Eighty-five families sent more than one son or daughter to war. This week we take a look at the Adamcyk family, John, Ray, and Stanley.
John was the oldest of the three brothers at age 38 years and served the shortest time in the U.S Army. Having been inducted into the U.S. Army on August 29, 1942, he was transferred to the Enlisted Reserve Corps, the same day. He was called to active service on September 12th, 1942. John S. Adamcyk Pvt. Army Air Corps attached to Headquarters Sq. Air Corps.
A letter to the Electric Soldering iron Co. Inc. dated December 28, 1942. The Army is ready to start demobilizing some men over the age of 38 years of age. The Army insists that the man request and be sure of a war industry job before he leaves the army. If you are an employer in an essential industry interested in obtaining discharge of an over-age soldier, the Army advises this procedure.
1. Fill out the affidavit, in duplicate sending one copy to the soldier and one copy to his commanding officer.
2. If you do not know the where ablauts of your soldier communicate with the Adjutant Generals office. Men can be released by their commanding officers in the field. They will be released, if above 38 years, even if overseas. There must be evidence that the man will be employed in an essential industry.
Very Truly Yours Electric Soldering Iron Co. Charles Hoffmen.
John was discharged from the Army of the United States on March 3, 1943, by reason of his own request to accept employment in an essential industry, under provisions of WD Circular No. 39, 1943. Jefferson Barracks, Missouri. He continued to work for Esico-Triton for many years.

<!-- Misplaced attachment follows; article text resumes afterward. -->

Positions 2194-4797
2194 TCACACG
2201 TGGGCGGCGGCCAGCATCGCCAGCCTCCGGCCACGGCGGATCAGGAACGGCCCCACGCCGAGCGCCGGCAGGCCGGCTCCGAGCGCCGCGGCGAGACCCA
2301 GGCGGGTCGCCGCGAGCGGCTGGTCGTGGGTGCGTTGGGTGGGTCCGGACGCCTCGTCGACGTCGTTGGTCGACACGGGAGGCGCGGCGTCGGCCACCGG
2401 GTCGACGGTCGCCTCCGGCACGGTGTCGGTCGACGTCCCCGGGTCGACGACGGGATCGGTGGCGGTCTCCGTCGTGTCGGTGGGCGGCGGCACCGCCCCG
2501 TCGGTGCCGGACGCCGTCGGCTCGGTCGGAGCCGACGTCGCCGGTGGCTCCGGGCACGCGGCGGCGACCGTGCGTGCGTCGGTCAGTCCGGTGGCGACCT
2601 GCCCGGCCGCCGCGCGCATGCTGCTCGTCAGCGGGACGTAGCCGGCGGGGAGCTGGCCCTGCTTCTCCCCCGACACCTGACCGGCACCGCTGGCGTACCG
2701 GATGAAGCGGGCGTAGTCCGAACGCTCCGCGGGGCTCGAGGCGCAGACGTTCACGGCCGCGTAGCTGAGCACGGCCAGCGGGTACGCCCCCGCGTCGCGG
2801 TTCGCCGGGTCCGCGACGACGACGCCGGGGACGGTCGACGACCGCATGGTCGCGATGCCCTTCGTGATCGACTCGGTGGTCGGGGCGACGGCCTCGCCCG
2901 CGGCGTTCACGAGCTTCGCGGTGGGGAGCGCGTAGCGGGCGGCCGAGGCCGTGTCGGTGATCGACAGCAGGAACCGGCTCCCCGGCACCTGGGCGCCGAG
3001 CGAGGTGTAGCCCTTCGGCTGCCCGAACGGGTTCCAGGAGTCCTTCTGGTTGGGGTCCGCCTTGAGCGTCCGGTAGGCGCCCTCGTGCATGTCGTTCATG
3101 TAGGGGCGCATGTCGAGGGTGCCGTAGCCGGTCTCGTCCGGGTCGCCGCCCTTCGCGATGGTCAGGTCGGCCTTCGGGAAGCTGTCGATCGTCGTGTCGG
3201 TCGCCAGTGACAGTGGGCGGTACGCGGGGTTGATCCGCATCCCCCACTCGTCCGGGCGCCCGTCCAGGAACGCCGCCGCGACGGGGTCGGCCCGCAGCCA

Raymond enlisted in the U.S. Army in 1941. By Christmas, he was stationed at Barracks 4, Camp Edwards, Falmouth, Mass. In February 1942 Pvt. Adamcyk crossed the equator en route to Australia. He served in the South Pacific, primarily in New Guinea, and was honorably discharged.
He died in 2000 and is buried at Resurrection Cemetery in Westbrook, CT.
Stanley known as “Shanny” to his friends enlisted in the U.S. Army and was lucky enough to be on the same transport ship as his brother Ray as he crossed the equator on his way to Australia in February of 1942. Prior to entering the service, Stanley worked for Pratt, Read & Co. in the Piano Actions Dept. The Leading Edge (Pratt, Read & Co. newsletter) dated October 1943 states Stanley is “somewhere overseas”.
There is more to see and experience at the Stone House. Come and see what is going on.